Aerating: Every time, all of the time


If there is one wine tool you buy this year, consider a wine aerator. Many wine professionals encourage you to use them when drinking reds, and a growing number that I know also recommend aeration before drinking whites too.

There are many ways to aerate wine, or let it breathe. When wine is exposed to air, the processes of oxidation and evaporation begin, allowing less desirable compounds that are often found in wine – such as sulfites -- to start to dissipate and revealing more pleasant components.

The best known, and cheapest, way to aerate is simply swirling your wine in a glass, or the act of pouring it from a bottle into a glass itself. The hard part is letting it sit and not drinking it right away.

Another option is to use a decanter, a wide vessel that allows the wine to have have maximum surface contact with air. It doesn't have to be a fancy, blown glass showpiece – even a mixing bowl will do – but an actual decanter does make it easier to transfer the vino back to serving glasses.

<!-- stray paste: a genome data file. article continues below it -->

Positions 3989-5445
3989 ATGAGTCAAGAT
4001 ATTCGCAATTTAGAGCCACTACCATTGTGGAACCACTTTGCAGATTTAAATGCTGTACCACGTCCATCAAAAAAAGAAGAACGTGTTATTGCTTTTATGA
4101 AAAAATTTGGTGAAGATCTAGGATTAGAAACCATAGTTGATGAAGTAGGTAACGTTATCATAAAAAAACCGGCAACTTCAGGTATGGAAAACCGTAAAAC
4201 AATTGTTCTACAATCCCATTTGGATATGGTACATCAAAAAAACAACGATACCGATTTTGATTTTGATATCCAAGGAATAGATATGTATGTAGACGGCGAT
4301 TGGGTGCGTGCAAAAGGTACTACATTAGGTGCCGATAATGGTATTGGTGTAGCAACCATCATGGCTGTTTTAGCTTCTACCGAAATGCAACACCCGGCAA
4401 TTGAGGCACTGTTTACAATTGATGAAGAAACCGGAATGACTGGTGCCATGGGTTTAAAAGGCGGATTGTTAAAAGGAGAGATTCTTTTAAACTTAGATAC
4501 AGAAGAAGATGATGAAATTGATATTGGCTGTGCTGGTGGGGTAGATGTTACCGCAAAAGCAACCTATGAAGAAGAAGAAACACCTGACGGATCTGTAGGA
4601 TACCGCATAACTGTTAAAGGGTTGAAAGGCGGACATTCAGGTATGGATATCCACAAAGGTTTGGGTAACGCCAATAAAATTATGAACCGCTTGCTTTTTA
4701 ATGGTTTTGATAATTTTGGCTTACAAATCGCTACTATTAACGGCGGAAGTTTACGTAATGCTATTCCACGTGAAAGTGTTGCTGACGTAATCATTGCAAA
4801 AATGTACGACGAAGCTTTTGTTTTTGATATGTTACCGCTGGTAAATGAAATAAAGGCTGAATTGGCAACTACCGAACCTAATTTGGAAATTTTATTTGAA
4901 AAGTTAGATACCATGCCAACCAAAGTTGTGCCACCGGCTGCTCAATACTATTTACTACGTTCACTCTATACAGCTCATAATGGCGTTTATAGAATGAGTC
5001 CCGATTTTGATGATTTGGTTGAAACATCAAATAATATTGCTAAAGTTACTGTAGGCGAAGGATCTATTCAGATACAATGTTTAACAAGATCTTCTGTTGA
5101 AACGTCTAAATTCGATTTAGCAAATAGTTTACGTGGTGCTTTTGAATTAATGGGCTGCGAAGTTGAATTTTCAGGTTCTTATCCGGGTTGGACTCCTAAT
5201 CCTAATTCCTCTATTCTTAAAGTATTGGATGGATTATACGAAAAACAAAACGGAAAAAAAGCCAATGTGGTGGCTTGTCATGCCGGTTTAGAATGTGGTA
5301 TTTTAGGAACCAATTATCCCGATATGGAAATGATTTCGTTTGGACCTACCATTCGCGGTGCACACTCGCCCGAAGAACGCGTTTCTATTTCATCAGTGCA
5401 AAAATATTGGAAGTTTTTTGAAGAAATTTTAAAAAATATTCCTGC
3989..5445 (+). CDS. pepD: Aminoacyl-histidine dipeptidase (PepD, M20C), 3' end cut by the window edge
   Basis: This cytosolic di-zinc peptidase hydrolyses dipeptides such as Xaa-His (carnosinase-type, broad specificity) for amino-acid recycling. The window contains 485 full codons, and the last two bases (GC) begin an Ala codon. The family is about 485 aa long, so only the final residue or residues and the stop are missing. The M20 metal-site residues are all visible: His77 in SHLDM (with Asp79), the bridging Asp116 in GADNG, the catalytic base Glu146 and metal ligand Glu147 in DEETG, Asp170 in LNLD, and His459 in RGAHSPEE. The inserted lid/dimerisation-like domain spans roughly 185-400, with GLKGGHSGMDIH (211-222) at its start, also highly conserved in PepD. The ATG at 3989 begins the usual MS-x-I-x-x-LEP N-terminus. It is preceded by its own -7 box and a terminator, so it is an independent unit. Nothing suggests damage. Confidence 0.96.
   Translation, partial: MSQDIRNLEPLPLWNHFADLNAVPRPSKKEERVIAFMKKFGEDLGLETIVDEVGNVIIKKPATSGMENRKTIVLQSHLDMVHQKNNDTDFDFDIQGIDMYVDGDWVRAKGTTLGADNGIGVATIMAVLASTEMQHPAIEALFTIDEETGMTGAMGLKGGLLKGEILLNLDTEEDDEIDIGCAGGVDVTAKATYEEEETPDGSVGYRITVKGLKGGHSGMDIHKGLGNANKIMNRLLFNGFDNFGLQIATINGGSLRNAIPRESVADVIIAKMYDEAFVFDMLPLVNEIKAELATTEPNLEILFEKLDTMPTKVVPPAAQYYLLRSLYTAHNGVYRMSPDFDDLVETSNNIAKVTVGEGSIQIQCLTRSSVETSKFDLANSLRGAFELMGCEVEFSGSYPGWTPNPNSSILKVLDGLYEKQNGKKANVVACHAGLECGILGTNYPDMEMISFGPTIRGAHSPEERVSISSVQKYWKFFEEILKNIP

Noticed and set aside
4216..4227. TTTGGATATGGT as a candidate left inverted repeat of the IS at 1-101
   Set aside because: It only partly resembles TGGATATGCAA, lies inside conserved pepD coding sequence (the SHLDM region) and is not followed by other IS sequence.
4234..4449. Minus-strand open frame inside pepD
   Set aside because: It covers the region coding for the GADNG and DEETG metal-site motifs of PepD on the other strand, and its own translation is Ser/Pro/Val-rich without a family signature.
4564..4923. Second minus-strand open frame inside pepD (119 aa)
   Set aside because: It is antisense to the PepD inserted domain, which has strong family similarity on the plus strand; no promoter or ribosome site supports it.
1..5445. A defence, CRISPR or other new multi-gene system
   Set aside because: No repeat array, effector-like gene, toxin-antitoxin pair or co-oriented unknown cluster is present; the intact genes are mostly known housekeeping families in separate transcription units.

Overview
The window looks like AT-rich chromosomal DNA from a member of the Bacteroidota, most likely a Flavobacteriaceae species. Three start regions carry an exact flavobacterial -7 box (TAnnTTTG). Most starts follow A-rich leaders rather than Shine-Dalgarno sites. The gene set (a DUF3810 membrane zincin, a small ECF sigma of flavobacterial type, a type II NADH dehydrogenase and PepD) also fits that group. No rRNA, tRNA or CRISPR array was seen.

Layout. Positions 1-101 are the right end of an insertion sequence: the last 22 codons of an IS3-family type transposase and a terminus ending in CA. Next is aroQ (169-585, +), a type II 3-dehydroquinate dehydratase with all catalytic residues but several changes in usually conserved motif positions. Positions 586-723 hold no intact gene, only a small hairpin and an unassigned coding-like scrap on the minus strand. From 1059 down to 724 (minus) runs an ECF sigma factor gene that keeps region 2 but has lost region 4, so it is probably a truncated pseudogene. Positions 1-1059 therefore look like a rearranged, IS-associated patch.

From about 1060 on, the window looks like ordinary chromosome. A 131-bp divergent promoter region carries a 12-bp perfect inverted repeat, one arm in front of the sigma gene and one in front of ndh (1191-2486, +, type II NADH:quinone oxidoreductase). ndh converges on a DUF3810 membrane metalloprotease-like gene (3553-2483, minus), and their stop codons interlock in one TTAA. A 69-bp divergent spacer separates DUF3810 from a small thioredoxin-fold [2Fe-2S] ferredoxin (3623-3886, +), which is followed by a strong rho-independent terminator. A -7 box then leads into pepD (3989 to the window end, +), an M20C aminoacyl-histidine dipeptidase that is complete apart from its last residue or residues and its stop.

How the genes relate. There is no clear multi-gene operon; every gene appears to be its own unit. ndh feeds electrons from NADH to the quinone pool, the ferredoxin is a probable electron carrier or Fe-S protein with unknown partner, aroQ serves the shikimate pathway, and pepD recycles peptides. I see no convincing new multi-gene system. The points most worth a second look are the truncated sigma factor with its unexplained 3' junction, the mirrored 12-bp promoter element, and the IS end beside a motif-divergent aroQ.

Aerating tools, both ones you place in the bottle's neck and ones that you place over your wine glass, utilize the Bernoulli's Principle, which states that as the speed of a moving fluid increases, the pressure inside the fluid decreases. Can you tell I'm married to a mechanical engineer?

Products from companies like Vinturi claim that they mix the “right” amount of air into the wine with a single pour, allowing the wine to open up faster then simple decanting, which can take up to an hour or more. New products, such as the TWIST adjustable aerator, let users control how much air is incorporated to “bring out the best in any wine.”

Try it out at home. Serve glasses from the same bottle, decanted, aerated and straight from the bottle. Ask guests to give you feedback on taste. The results may surprise you.